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dc.contributor.authorYen, Barbara TH
dc.contributor.authorTseng, Wen-Chun
dc.contributor.authorMulley, Corinne
dc.contributor.authorChiou, Yu-Chiun
dc.contributor.authorBurke, Matthew
dc.contributor.editorUlengin, F
dc.contributor.editorLi, K
dc.contributor.editorBoltze, M
dc.date.accessioned2019-01-18T12:31:22Z
dc.date.available2019-01-18T12:31:22Z
dc.date.issued2017
dc.identifier.issn2352-1465
dc.identifier.doi10.1016/j.trpro.2017.05.268
dc.identifier.urihttp://hdl.handle.net/10072/340779
dc.description.abstractInterchange or transfers for passengers in large multimodal public transport networks are more or less inevitable. A zone based fare system has the potential to ensure that there is no financial penalty for interchange. In South East Queensland (SEQ), Australia, there is a zone based fare system in place which does not penalize transfers within the same zone but does charge a full fare for an inter-zone transfer in a single journey. This research investigates the interchange effects from an analysis of passengers’ travel patterns using the smart card data from the automated fare collection system in place in SEQ. Latent class nested logit models are estimated with social demographic characteristics to measure transfer behaviour and are used to investigate the opportunity for better interchange policies to increase the network effect in the SEQ network. The results identified passengers' heterogeneous preferences towards travel alternatives with markedly different market segments. The empirical results identified passengers categorised into four segments of employees, students, wealthier people and seniors. The findings suggest that public transport network effects are most important to the employee segment with student and senior segments being more likely to choose direct alternatives over alternatives involving interchange. In order to enhance the public transport network effects, two policies to encourage transfers by passengers are investigated using simulations with the policy implications identified..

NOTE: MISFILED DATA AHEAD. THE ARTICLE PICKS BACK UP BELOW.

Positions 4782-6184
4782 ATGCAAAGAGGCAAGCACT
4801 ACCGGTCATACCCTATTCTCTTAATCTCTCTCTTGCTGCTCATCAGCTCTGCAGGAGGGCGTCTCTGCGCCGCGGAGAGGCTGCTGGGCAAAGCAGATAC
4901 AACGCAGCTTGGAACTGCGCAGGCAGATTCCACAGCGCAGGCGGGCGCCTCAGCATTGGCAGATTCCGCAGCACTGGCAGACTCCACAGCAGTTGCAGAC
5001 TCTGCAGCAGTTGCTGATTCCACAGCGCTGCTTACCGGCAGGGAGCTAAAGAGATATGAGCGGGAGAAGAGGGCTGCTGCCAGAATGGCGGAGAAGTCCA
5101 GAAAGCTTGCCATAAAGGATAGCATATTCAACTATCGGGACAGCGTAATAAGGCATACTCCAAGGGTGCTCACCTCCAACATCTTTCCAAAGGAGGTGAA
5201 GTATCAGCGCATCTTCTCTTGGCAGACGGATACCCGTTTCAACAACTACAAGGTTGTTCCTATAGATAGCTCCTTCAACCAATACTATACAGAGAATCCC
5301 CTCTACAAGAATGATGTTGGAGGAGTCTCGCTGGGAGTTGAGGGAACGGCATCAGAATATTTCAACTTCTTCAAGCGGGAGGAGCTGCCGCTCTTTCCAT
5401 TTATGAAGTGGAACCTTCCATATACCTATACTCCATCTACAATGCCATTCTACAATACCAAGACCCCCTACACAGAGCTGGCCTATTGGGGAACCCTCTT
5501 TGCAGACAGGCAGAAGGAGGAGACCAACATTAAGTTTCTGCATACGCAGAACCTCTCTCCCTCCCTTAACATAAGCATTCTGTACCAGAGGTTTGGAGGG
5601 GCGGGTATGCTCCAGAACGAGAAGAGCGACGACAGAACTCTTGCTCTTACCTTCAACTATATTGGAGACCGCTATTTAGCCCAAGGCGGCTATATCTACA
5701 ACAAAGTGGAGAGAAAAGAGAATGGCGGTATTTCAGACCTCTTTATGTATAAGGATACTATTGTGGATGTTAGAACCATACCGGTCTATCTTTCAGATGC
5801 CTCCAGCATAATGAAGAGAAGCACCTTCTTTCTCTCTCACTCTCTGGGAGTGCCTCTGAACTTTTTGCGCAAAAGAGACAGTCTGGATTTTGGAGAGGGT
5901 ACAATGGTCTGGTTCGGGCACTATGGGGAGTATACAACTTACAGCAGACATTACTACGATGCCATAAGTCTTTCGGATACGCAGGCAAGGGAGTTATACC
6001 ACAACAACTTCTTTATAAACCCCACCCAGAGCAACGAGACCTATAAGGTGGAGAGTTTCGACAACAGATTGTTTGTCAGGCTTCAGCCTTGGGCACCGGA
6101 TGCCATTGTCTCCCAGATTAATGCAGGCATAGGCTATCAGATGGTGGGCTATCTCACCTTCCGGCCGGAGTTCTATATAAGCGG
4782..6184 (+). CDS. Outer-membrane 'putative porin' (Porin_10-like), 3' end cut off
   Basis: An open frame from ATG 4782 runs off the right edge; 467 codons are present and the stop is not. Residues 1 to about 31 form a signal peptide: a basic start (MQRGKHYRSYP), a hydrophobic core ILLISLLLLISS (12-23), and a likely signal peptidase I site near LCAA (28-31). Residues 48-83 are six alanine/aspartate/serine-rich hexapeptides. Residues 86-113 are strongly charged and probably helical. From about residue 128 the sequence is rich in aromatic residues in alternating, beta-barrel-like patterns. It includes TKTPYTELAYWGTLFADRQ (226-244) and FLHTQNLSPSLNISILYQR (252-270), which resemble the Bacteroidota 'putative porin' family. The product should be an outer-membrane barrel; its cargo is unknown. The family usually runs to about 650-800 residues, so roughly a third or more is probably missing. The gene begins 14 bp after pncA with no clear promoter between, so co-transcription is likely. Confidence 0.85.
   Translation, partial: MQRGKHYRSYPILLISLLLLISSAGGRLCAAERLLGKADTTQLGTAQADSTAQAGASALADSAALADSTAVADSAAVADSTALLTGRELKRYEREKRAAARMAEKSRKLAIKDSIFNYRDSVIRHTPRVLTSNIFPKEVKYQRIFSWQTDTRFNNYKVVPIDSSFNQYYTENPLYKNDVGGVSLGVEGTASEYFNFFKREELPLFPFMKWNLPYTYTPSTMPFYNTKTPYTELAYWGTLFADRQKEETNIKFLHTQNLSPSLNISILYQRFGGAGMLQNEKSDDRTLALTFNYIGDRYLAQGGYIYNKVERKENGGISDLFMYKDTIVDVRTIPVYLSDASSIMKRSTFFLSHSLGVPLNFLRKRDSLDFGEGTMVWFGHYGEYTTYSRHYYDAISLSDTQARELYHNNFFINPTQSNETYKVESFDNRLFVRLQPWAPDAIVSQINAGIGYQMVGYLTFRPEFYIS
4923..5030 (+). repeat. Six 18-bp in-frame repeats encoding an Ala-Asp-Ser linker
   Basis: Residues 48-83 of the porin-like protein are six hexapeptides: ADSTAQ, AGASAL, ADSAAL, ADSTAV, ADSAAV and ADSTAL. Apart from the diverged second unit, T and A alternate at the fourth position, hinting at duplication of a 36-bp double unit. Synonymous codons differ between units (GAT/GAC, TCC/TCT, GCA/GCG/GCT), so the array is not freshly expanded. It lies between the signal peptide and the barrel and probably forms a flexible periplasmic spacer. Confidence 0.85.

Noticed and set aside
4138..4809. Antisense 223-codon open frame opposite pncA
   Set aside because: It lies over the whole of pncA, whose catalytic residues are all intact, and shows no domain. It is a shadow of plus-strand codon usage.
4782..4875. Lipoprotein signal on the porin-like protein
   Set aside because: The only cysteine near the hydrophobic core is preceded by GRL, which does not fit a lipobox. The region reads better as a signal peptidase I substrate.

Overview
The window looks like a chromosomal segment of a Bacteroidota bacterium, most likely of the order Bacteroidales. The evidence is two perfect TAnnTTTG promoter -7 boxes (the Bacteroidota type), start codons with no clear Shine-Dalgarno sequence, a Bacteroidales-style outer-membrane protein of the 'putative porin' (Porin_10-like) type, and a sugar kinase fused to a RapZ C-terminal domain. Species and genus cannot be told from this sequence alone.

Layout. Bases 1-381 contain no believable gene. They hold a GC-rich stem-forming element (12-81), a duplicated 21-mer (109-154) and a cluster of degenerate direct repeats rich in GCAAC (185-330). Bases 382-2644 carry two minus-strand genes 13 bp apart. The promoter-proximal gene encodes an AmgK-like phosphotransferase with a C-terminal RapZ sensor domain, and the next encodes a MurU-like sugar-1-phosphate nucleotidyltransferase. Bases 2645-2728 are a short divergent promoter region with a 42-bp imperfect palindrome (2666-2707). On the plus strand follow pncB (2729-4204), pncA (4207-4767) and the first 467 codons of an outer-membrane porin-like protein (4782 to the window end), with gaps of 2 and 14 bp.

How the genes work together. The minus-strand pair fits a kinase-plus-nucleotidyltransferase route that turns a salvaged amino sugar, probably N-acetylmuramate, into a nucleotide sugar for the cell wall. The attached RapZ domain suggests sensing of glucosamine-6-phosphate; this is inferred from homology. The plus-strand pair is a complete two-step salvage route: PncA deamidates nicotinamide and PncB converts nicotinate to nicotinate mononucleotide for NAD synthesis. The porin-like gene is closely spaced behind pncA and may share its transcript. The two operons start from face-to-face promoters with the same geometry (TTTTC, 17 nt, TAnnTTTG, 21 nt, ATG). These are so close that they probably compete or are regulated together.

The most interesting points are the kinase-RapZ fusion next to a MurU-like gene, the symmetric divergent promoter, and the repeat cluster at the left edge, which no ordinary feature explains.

dc.description.peerreviewedYes
dc.languageEnglish
dc.publisherElsevier
dc.publisher.placeNetherlands
dc.relation.ispartofconferencename14th World Conference on Transport Research (WCTR)
dc.relation.ispartofconferencetitleWORLD CONFERENCE ON TRANSPORT RESEARCH - WCTR 2016
dc.relation.ispartofdatefrom2016-07-10
dc.relation.ispartofdateto2016-07-15
dc.relation.ispartoflocationTongji Univ Shanghai, Shanghai, PEOPLES R CHINA
dc.relation.ispartofpagefrom19 pages
dc.relation.ispartofpageto19 pages
dc.relation.ispartofvolume25
dc.subject.fieldofresearchTransport Planning
dc.subject.fieldofresearchcode120506
dc.titleAssessing Interchange Effects in Public Transport: A Case Study of South East Queensland, Australia
dc.typeConference output
dc.type.descriptionE1 - Conferences
dc.type.codeE - Conference Publications
dcterms.licensehttp://creativecommons.org/licenses/by-nc-nd/4.0/
dc.description.versionVersion of Record (VoR)
gro.rights.copyright© 2017 The Authors. Published by Elsevier B.V. This is an Open Access article distributed under the terms of the Creative Commons Attribution-NonCommercial-NoDerivs 4.0 International (CC BY-NC-ND 4.0) License (http://creativecommons.org/licenses/by-nc-nd/4.0/) which permits unrestricted, non-commercial use, distribution and reproduction in any medium, providing that the work is properly cited.
gro.hasfulltextFull Text
gro.griffith.authorBurke, Matthew I.
gro.griffith.authorYen, Barbara
gro.griffith.authorTseng, Chun


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